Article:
A green knight crusades from across the ideological divide

Jeb Blount Financial Times February 12, 1990 NB: The conversion of this document to a digital format may have introduced errors. To see the  document  in its original form, click here.

AT FIRST GLANCE Larry Solomon seems like the an­swer to a businessman’s pray­ers. An environmentalist who believes passionately in the free-market system, his call for the privatization of Crown land and public utilities has won him the praise of the conservative Fraser Institute — and the wrath of fellow en­vironmentalists.   “The posi­tions Larry takes seem to me very conservative,” says Ste­phen Shrybman, executive di­rector of the Canadian Environmental Law Association. “They go against what the environmental movement  says: the government must have a stronger role.”
But if business is looking for an uncritical supporter in Solomon, it is badly mistak­en. A 41-year-old founder of Energy Probe, the Toronto-based energy-policy lobby group, Solomon refuses to be labelled as a pro-business, free-market ideologue. In fact, his ideas may lead to a far more radical critique of in­dustrial practices than tradi­tional environmentalism.
At the root of his philoso­phy is the belief that govern­ment and business have col­luded to exploit Canada’s re­sources, despoiling the envi­ronment in the process. While giving lip service to the free market, Canadian industry has accepted billions in gov­ernment subsidies and ex­ploited government land for ridiculously low prices. Un­leash the market, Solomon says, and the current practices of Canada’s forest industry would become untenable. So, because of its high costs, would the nuclear power industry. At the same time, government would be in a better position to enforce strong regulations. “Govern­ment has a conflict of interest when it is owner and promot­er of industry and resources,” he says. “Privatization will result in better regulation, more economical industry and a cleaner and wealthier society.”
Solomon’s latest proposal — the sale of Canada’s vast forest lands to private indus­try — is a logical extension of his free-market beliefs. If for­est-products companies were forced to buy their own land, he says, they would be reluc­tant to over-log because they would be reluctant to over-log because they would lose security of supply. In the United States, 72% of forest land is under private tenure, in Sweden, 75%, and in Finland, 72%. All have more forest than in 1920.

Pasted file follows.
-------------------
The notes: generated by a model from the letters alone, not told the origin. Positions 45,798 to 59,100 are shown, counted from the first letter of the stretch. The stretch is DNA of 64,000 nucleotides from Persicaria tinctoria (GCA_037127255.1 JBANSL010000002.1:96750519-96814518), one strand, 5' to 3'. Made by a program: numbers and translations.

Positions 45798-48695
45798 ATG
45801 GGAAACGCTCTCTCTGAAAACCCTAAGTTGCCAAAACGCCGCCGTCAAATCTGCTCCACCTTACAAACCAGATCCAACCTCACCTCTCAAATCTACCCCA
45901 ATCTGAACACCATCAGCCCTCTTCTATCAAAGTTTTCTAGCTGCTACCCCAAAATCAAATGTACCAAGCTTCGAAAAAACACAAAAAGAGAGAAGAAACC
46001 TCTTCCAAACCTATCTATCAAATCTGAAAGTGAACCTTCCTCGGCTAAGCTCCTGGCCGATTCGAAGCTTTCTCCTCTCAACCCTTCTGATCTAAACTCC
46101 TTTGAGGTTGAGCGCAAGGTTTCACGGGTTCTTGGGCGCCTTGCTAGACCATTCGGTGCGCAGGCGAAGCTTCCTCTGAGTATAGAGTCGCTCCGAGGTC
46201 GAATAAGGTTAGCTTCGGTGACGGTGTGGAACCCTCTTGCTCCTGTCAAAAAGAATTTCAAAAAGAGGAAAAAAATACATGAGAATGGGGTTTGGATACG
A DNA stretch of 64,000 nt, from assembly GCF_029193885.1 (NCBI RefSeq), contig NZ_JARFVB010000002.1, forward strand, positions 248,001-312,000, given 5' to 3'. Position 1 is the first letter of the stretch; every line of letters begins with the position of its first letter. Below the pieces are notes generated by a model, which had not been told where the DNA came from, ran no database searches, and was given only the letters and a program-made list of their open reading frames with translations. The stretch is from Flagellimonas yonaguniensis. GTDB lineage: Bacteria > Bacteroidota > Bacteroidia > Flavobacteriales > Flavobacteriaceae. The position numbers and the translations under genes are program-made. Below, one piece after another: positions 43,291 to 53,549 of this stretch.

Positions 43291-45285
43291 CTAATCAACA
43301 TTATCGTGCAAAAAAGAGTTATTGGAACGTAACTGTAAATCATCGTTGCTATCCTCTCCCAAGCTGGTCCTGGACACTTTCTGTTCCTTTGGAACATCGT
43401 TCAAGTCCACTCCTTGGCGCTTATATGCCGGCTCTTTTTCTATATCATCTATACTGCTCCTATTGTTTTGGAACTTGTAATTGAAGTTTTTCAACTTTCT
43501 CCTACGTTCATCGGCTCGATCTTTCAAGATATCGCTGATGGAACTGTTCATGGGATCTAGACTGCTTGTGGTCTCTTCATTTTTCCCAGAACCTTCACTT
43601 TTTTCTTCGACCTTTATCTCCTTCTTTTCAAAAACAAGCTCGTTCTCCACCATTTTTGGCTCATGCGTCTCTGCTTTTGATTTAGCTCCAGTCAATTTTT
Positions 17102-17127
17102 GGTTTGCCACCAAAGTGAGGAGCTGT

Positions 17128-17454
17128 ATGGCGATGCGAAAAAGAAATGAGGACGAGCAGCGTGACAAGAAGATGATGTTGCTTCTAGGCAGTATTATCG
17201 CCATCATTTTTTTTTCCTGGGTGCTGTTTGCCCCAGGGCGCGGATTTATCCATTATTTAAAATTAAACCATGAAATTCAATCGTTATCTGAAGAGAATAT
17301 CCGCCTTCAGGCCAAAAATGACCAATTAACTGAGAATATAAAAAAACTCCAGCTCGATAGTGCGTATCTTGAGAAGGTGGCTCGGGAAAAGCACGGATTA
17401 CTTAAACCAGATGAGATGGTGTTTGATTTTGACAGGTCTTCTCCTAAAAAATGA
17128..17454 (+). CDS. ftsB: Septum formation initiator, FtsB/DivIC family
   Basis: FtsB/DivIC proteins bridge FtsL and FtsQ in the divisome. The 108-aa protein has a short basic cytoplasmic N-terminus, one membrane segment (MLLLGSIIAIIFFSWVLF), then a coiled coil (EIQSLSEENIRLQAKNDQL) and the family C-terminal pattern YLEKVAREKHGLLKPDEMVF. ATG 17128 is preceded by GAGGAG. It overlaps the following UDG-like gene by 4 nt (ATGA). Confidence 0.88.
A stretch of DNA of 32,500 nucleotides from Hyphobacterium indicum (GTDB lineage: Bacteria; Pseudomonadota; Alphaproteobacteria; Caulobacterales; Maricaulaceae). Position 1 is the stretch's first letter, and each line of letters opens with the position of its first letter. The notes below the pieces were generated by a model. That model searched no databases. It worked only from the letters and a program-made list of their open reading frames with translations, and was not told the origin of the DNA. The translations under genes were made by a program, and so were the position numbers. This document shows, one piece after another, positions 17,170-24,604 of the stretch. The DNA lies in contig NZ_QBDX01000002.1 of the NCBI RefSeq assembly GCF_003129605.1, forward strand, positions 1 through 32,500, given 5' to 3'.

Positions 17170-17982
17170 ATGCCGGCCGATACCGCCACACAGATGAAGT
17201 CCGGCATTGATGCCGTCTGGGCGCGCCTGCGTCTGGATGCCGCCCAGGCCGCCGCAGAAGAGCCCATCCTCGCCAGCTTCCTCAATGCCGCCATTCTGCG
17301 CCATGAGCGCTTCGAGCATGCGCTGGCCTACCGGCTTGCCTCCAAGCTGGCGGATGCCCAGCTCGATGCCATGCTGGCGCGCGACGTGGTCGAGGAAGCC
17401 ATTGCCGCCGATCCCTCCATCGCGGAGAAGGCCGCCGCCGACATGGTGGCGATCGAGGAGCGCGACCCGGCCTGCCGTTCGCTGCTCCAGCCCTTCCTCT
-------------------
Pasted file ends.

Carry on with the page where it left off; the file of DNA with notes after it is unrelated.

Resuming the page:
By contrast, less than 6% of Canada’s forest is privately held; the rest is owned and managed by government. “We have as bad a record as many Third World countries and a worse record than any First World country when it comes to forest manage­ment,” Solomon says.

Energy Probe’s privatiza­tion proposal calls on the gov­ernment to settle all native land claims and make land grants to people in small, re­mote, resource-based com­munities, then auction off the remaining Crown land to the highest bidder. Solomon has submitted his proposal to the Ontario government, so far without response.

Business, meanwhile, has been lukewarm. Adam Zim­merman, chairman of Noranda Forest lnc , agrees with Solomon that private lands are better managed than pub­lic forests. But he believes that Canada has been well served by its system of public forest ownership. “Public ownership is less likely to be overbuilt.” he says. “I can’t see anyone disputing the free market, but from my way of thinking, the forest (in public hands) has been easy to regulate. For the life of me, I don’t see how Canada has been shortchanged by the major operators on public land.”
Solomon says it has. Without public ownership, he contends, Alberta would never have been able to grant – without public hearings – forest leases for territory the size of England and Wales, dishing out several hundred million dollars in grants and infrastructure improvements to Japanese pulp and paper companies.
Not surprisingly, environ­mentalists have a hard time knowing how to react to Solo­mon’s ideas. Many are of­fended. His proposals clash with a sacred tenet: like crude oil and sea water, business and environmentalism don’t mix. Shrybman, for one con­siders Solomon a right-wing­er who wants to hand control of the environment to big cor­porations.
Others arc more sympa­thetic. Michael Manolson, the executive director of Greenpeace Canada, says So­lomon and Energy probe indicate the evolution of environ­mentalism in Canada. While he doesn’t embrace Solo­mon’s zeal for the free market, he says environmentalism is now so mainstream that such opinions can be taken seriously.
Colin Isaacs, former executive director of Pollution Probe, agrees: “He realized before most of us did that the free-enterprise system was firmly entrenched and you won’t get progress without it. We now realize that all political philosophies must incorporate equal and high concern about the environment. The strict alliance with the left is now weakening.”
Isaacs, who split with Pollution Probe after he teamed up with the Loblaws grocery chain to launch a line of “environmentally friendly” Green Products, says the environmental movement is becoming more diverse. “The important thing about Larry is that you can’t pigeonhole him. In the U.S., environmentalists range from tree-huggers to 100% died-in-the-wool free-marketers. If you’re looking for easy categories, you won’t find them anymore.”
If Isaacs is correct, environmentalists will be launching their attacks on corporate polluters from both sides of the ideological divide. And if Solomon is any indication, the new breed of free-market environmentalists will be no less vigilant than their forerunners.



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